The cross is the central emblem of the passage from sense to Soul….1
In the Library’s collection of jewelry is a cross pin, consisting of eleven old mine cut diamonds outlined by a thin band of gold. (An old mine cut diamond is the early form of today’s brilliant cut.) The pin was given to Mary Baker Eddy in June of 1891, by a student, Josephine C. Otterson of New York City. According to a June 18, 1891, letter Eddy wrote to James B. Harrington, Otterson presented the gift and remarked that “the cross is illumined.”2 Eddy gives us an indication of what the pin meant to her as she continues in the letter, “Prophetic words! This Book, my book of books [Eddy’s primary work, Science and Health with Key to the Scriptures]… illumines my life, its struggles, its victories.”
Six months later, on November 26, 1891, Mary Baker Eddy had her portrait taken by Concord, New Hampshire photographer S.A. Bowers. There were two series of poses taken; one series in a silk beaded dress and another series in her winter coat and attire. In looking at the images one notes that the diamond cross pin on her collar has moved to the ribbon tie of her bonnet. It is apparent that she favors this pin. It would become an element closely associated with her, and one that the majority of images depicting her would include.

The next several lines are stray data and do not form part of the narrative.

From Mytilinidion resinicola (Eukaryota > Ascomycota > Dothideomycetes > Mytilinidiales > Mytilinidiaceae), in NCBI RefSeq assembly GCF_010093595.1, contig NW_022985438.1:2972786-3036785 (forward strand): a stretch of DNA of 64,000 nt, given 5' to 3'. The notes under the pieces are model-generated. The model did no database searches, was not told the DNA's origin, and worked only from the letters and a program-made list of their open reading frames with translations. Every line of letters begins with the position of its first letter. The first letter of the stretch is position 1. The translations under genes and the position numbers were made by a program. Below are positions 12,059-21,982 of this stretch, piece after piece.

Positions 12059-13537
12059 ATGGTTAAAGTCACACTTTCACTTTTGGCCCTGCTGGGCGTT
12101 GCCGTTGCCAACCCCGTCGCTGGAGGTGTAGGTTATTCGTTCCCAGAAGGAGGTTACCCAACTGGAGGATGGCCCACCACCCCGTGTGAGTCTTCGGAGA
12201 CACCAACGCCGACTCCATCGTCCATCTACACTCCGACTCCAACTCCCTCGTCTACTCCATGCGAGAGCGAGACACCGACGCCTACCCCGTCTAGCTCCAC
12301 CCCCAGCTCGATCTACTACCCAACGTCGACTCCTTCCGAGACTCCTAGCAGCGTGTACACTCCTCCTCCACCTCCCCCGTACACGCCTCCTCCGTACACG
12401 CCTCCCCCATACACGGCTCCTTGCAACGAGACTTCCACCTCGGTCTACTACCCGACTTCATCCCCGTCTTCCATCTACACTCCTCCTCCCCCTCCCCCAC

When Otterson passed away unexpectedly in July 1896, Eddy felt the loss acutely and wrote a student, “Can words speak of our Mrs. Otterson? Oh no, my heart alone mentions her and sometimes I kiss the diamond cross she gave me and ‘Long to know a world more bright.’ But our loss is her gain.”3 (Eddy is quoting from her poem “Christ My Refuge.”)
In her will, Eddy left this pin to her student Laura Lathrop, who had been instrumental in establishing Second Church of Christ, Scientist, New York. In a letter to her son, John Lathrop, dated December 15, 1910, Laura observed that: “…the gift [Eddy] prized most and the only piece of jewelry I ever saw [Eddy] wear, was the cross Mrs. Otterson gave her—the one she wears in her pictures.”4 Laura passed the pin to her son John Lathrop, a Christian Science practitioner and teacher who had also served in Eddy’s household. The pin was given to The First Church of Christ, Scientist, in 1961.